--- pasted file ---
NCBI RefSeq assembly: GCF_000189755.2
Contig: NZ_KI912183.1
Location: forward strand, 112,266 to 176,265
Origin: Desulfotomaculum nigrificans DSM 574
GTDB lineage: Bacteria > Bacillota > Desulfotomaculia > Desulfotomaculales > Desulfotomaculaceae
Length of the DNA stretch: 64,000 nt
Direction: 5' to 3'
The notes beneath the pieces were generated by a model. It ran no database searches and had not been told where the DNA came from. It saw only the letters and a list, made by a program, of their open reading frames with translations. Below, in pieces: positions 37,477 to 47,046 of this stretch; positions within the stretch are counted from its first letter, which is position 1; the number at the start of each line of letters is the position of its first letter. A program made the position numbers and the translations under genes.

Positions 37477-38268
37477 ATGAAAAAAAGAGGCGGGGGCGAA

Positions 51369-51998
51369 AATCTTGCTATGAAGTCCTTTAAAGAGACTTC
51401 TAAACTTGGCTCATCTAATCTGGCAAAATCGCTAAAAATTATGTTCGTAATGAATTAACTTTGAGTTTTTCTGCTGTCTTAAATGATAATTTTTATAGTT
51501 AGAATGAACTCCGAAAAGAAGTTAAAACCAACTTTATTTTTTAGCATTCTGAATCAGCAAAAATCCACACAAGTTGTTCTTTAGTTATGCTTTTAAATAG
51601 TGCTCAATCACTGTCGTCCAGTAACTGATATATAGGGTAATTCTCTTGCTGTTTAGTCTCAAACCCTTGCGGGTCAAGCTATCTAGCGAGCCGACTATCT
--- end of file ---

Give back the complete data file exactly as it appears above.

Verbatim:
NCBI RefSeq assembly: GCF_000189755.2
Contig: NZ_KI912183.1
Location: forward strand, 112,266 to 176,265
Origin: Desulfotomaculum nigrificans DSM 574
GTDB lineage: Bacteria > Bacillota > Desulfotomaculia > Desulfotomaculales > Desulfotomaculaceae
Length of the DNA stretch: 64,000 nt
Direction: 5' to 3'
The notes beneath the pieces were generated by a model. It ran no database searches and had not been told where the DNA came from. It saw only the letters and a list, made by a program, of their open reading frames with translations. Below, in pieces: positions 37,477 to 47,046 of this stretch; positions within the stretch are counted from its first letter, which is position 1; the number at the start of each line of letters is the position of its first letter. A program made the position numbers and the translations under genes.

Positions 37477-38268
37477 ATGAAAAAAAGAGGCGGGGGCGAA

Positions 51369-51998
51369 AATCTTGCTATGAAGTCCTTTAAAGAGACTTC
51401 TAAACTTGGCTCATCTAATCTGGCAAAATCGCTAAAAATTATGTTCGTAATGAATTAACTTTGAGTTTTTCTGCTGTCTTAAATGATAATTTTTATAGTT
51501 AGAATGAACTCCGAAAAGAAGTTAAAACCAACTTTATTTTTTAGCATTCTGAATCAGCAAAAATCCACACAAGTTGTTCTTTAGTTATGCTTTTAAATAG
51601 TGCTCAATCACTGTCGTCCAGTAACTGATATATAGGGTAATTCTCTTGCTGTTTAGTCTCAAACCCTTGCGGGTCAAGCTATCTAGCGAGCCGACTATCT